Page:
China’s claim that the U.S. Indo-Pacific strategy is aiming to create “an Indo-Pacific version of NATO”, as the Chinese Foreign Minister, Wang Yi, put it on March 7, is not new. Indeed, even as long as 15 years ago, during the first iteration of the now revived India, Australia, Japan, U.S. Quad, Beijing warned of an impending “Asian NATO”, which, of course, never materialised. The latest statement does, however, assume significance in the current global context and amid the crisis in Ukraine. Mr. Wang, speaking in Beijing during the National People’s Congress, accused the U.S. of “stoking geopolitical rivalry” by “forming exclusive clubs”. He said by “strengthening the Five Eyes” intelligence alliance and “peddling the Quad, piecing together AUKUS and tightening bilateral military alliances”, the U.S. was leading what he called a “five-four-three-two” formation in the region. The broader goal, he said, was “to establish an Indo-Pacific version of NATO”.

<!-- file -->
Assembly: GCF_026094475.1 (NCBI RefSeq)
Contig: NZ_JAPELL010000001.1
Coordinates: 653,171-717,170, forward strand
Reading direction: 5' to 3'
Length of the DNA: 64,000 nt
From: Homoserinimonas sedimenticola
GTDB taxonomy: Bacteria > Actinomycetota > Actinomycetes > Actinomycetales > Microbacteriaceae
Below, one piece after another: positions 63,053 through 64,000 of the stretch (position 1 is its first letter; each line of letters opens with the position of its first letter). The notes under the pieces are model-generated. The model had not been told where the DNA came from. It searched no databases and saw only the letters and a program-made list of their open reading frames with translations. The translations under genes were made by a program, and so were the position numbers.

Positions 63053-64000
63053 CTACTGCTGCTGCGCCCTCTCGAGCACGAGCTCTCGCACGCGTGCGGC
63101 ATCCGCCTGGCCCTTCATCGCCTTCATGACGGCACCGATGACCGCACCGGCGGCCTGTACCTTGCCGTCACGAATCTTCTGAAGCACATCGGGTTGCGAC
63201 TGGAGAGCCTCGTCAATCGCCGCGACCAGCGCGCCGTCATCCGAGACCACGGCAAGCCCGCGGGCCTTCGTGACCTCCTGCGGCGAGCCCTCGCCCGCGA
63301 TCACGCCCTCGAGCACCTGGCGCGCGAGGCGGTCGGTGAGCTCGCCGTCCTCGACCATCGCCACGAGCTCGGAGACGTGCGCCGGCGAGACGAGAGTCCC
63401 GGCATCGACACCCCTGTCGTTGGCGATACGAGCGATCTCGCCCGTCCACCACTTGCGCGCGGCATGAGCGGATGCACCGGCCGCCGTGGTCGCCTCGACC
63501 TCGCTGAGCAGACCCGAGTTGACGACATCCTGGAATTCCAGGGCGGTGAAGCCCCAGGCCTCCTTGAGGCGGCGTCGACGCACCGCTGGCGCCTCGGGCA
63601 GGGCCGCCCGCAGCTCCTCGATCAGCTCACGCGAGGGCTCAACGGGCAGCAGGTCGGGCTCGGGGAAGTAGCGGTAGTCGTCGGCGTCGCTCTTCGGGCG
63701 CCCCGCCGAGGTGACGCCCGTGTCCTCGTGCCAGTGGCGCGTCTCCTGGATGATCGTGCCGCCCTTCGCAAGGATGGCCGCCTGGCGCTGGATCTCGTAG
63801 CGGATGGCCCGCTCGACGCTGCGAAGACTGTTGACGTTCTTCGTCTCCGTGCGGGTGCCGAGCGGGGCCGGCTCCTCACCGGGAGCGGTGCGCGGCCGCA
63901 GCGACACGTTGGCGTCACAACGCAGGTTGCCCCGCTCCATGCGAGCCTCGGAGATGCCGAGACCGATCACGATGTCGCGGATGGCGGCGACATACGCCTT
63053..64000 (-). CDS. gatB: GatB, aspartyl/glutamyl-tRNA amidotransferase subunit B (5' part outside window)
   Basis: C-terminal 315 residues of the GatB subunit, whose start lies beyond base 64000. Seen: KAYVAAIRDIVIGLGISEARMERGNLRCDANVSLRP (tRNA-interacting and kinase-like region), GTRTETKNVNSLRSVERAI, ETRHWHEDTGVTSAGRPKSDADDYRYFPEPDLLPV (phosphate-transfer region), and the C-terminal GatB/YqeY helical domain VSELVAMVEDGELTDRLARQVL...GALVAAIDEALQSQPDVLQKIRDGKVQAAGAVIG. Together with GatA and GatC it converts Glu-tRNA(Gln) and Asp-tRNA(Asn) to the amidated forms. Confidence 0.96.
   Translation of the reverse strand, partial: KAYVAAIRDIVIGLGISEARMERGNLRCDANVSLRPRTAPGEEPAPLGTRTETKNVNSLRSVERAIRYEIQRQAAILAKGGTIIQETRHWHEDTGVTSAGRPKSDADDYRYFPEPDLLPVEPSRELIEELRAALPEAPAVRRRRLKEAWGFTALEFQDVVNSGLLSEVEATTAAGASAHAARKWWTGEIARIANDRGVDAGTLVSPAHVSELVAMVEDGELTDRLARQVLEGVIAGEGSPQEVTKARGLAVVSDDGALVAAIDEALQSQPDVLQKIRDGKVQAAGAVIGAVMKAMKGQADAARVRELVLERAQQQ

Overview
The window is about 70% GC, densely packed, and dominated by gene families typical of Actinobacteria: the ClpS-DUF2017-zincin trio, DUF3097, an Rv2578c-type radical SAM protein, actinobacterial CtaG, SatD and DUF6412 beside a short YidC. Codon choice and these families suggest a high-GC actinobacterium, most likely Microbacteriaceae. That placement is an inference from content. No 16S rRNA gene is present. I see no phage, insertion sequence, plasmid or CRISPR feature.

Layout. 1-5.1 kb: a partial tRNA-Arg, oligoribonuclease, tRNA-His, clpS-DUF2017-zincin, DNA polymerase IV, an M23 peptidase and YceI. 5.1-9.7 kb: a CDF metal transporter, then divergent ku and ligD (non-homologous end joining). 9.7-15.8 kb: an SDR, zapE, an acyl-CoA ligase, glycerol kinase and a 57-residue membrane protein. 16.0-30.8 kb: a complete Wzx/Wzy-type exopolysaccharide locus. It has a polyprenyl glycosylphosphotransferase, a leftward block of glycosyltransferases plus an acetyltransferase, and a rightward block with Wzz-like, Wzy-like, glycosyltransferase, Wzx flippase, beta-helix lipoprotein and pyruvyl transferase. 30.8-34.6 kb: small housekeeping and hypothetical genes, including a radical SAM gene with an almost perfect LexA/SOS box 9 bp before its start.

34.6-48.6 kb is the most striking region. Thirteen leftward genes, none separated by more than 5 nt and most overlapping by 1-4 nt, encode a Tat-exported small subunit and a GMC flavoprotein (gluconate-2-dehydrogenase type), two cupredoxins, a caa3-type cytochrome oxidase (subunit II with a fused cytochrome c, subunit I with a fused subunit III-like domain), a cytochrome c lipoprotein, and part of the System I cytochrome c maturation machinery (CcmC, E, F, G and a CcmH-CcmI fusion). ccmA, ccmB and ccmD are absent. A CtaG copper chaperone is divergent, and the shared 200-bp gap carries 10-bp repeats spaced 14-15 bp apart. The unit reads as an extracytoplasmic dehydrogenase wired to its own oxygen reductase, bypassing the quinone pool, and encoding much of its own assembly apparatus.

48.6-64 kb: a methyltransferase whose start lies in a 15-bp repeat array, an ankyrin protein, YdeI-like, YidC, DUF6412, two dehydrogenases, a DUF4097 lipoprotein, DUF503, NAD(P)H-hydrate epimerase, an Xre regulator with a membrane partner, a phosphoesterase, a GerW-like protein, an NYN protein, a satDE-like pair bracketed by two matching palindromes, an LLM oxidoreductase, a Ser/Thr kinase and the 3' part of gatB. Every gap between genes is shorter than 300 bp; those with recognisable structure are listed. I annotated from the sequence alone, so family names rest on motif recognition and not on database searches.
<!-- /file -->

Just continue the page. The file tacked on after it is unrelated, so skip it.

In recent weeks, Beijing has repeatedly blamed NATO for the crisis in Ukraine. While claiming to stay neutral, it has moved to reaffirm ties with Russia, which Beijing on Monday described as “rock solid”. When the two countries’ leaders met for a summit on February 4, China backed Russia on its concerns on NATO’s eastward expansion in Europe, and Russia returned the favour with both criticising the U.S. Indo-Pacific strategy. Beyond their already deep political and economic linkages, these mirrored concerns on U.S. alliances are emerging as a powerful binding glue in the China-Russia axis. New Delhi will need to consider how this will impact its close relations with Russia. By explicitly equating the Quad, which is not a military pact, with other security agreements, China now also appears to be clearly situating India as a part of the U.S. “exclusive club”. New Delhi has rejected that notion. Only last month, External Affairs Minister S. Jaishankar said “interested parties” were making a “lazy analogy of an Asian NATO” and India was not a U.S. treaty ally. Indeed, some in New Delhi have come to view Beijing’s aggressive moves along the LAC in 2020 as a warning sign to deter India-U.S. relations. India’s firm, and correct, response has been to hold the line, and continue deepening ties not only with the U.S. and the Quad but also other Indo-Pacific partners to underline it will not be swayed. The other message from India has been that sensitivity to concerns has to be mutual, and cannot be demanded from one side when ignored by the other; China’s relations with Pakistan being a case in point. Mr. Wang did acknowledge that recent “setbacks” in ties suited neither India nor China — a view New Delhi shares. The two sides will meet on March 11 for the next round of military talks to take forward LAC disengagement. As India and China continue to seek a much-needed modus vivendi to restore ties from the lowest point in decades and ensure peace on the border, they will also need to have a broader conversation about global currents that are reshaping their bilateral relations.